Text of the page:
Skip to content

Bookitty bookitty boo

Redshirts – John Scalzi

It was always a matter of time before I read this one: I loved the premise of this book before I even read it. Redshirts, just to fill you in, are the extras who are inevitably killed off in Star Trek. Identified as lower-ranking staff by the red uniforms, their deaths are a handy way of elevating drama without bothering the audience too much. But what happens when the redshirts start comparing notes, and realise something’s observably off-kilter about the ship they’re serving on? And once they realise things aren’t right, how will they fix them? Scalzi’s book is a great read: fun and fast and interesting. It’s got a bit of — all right, a fair whack of — meta self-referential stuff, and I lapped it up. I’m not a deep science fiction reader, and I loved it: I expect if you are more familiar with a lot of science fiction, you’ll still love it. It’s funny, clever, and a great read. The book’s core themes look at humanity and free will, artistry and creativity, and a bit of the old carpe diem motif: interesting and thought-provoking, and wrapped up with great characters and a fun plot. Good stuff!

Nexus – Ramez Naam

A wee while ago I scooped a whole bundle of great books up at AngryRobot Books. (Love those DRM-free ebooks.) Nexus was one of them: and a fantastic read it is too. It explores the next generation (well, maybe not the very next, but one of the future ones) of drugs and the war on them. Nexus is a technological enhancement-slash-drug that allows, among other things, connectivity between minds. It can offer mind-blowing experiences from others’ perspectives and it can take compassion and understanding to heights they’ve never had. And the ERD, the US government’s department dedicated to controlling the spread of post- and transhuman technologies is not happy about civilians having it. Kade, one of the primary developers of the Nexus code, is taken by the ERD and coerced into becoming their tool in exploring the international trade, while struggling with his conflicted alliances. Nexus is a cyperbunk technothriller which touches on questions of self-rule, the right to advancement, and the right of governments to control their citizens. The book takes an unexpected tilt towards international spy thriller territory in the middle, which caught me off-guard. Not usually my bag, yLea dig? But the book overall kept it together well and was a fun ride! Liked it a lot: now reading the sequel, Crux.

Female Chauvanist Pigs: Women and the Rise of Raunch Culture – Ariel Levy

What a great read: if you’ve ever been a bit skeptical of pole-dancing as an empowering career-choice for women, but haven’t been able to pinpoint why, this is the book for you. This is one of the areas of culture that can be tricky to navigate: icons, activities and attitudes that feminism had previously freed a lot of women from are now creeping — rushing — back, and it can be hard for people to negotiate how they feel about that. If a woman takes delight in pole-dancing, is it because she’s empowered and proud of her body, or is it because she’s being rewarded with attention and/or money from the dominant group? If you’re not into pole-dancing, is it because you’re a prude or a backwards, no-fun, no-sex, bad-old-days-feminist? Levy investigates the rise of raunch culture: a culture where sleaze, ogling, and sexual exhibitionism/voyeurism are the predominant expression not only of female sexuality but of personhood and value.  Levy examines cultural phenomenon like Girls Gone Wild, pole-dancing as exercise, beauty trends and the mainstreaming of porn as she tries to get a handle on what happened to feminism. Levy’s point is not that these expressions of sexuality are wrong, but that endorsing and celebrating only one kind of sexuality is dangerous and oppressive, whether that sexuality is cheeky tit-flashing or stern repression of desire. As long as you’re encouraging the idea that only one kind of sexual behaviour is to be encouraged, you’re hurting a whole lot of people. Another angle of raunch culture that I’d like to explore more is the equating of sexiness with worthiness: hot or not, that’s all the options you get. Even in situations where this dichotomy should be meaningless (career choice, military actions, ethics and philanthropy), the ‘sexy’ choice is sometimes given superiority. I gravitated towards this book because it articulated something I’ve felt skeptical about for a long time (which should send your ‘selection bias’ warning doohicky bleeping wildly): that the word ’empowered’ gets used to mean something I never thought it meant. It’s being used to justify behaviours that can be otherwise construed as objectifying, disrespectful, and even harmful, but encourages women to undertake those behaviours “willingly”. Come on, let your inner slut out: aren’t you empowered? The problem is not that women shouldn’t behave in exhibitionistic, attention-seeking sexual behaviour: the problem is that no other form of sexual behaviour is respected. If you’re a woman who’s not really into that scene, you’re repressed, prudish, a feminist, or, worst of all, being “girly”. Levy’s book is a great starting point if you’re skeptical of some of the social trends emerging in Western gender dynamics, and you’re ready to start challenging where we, as a culture, are going.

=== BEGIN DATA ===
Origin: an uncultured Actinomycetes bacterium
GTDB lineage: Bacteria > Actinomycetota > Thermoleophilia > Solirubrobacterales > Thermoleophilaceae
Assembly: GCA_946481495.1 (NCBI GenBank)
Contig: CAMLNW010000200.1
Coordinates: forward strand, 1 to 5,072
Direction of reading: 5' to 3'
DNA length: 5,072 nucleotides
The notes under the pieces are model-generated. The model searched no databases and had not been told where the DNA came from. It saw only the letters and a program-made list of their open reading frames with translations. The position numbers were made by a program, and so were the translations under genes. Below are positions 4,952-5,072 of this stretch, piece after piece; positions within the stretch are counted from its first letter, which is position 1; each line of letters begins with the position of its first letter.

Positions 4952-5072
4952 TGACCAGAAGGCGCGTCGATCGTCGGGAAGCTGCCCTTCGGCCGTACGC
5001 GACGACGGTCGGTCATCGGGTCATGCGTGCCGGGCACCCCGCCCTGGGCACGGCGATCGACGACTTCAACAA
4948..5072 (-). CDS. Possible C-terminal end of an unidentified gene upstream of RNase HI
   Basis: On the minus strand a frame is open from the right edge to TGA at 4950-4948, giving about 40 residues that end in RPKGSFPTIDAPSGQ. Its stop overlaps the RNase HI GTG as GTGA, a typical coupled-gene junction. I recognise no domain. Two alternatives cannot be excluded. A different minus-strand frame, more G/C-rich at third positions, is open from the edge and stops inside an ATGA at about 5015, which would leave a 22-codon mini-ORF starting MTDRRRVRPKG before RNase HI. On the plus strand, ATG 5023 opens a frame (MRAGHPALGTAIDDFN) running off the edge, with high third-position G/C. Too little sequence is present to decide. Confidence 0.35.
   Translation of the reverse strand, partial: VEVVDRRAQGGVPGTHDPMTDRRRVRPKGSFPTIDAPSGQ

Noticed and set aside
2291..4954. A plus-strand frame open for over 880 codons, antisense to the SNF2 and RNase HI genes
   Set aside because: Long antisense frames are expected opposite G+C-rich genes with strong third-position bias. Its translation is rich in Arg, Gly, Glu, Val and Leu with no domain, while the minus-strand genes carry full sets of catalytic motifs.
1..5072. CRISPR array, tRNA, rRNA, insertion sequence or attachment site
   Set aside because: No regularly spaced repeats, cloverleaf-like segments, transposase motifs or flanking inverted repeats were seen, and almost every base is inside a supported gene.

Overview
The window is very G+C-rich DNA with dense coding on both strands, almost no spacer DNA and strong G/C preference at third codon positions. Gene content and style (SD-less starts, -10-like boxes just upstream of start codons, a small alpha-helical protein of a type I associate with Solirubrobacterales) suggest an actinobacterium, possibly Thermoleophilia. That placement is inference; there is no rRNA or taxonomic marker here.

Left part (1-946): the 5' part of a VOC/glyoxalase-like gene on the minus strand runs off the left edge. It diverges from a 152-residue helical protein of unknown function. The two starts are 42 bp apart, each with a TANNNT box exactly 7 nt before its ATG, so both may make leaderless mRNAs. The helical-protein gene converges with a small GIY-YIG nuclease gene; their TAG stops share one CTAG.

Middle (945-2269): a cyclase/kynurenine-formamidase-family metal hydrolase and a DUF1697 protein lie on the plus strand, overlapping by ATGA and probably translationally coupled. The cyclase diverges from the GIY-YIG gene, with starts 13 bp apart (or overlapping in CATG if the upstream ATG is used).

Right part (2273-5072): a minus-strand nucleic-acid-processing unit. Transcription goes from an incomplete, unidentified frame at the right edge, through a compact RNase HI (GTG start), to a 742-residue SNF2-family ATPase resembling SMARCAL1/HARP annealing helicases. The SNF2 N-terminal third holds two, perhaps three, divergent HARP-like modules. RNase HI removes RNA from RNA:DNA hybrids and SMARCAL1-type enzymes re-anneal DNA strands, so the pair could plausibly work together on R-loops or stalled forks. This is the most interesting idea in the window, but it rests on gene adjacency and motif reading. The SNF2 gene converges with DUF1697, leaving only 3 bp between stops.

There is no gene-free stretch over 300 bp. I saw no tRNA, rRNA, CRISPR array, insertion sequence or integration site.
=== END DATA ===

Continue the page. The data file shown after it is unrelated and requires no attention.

Post a Comment

Your email is never published nor shared. Required fields are marked *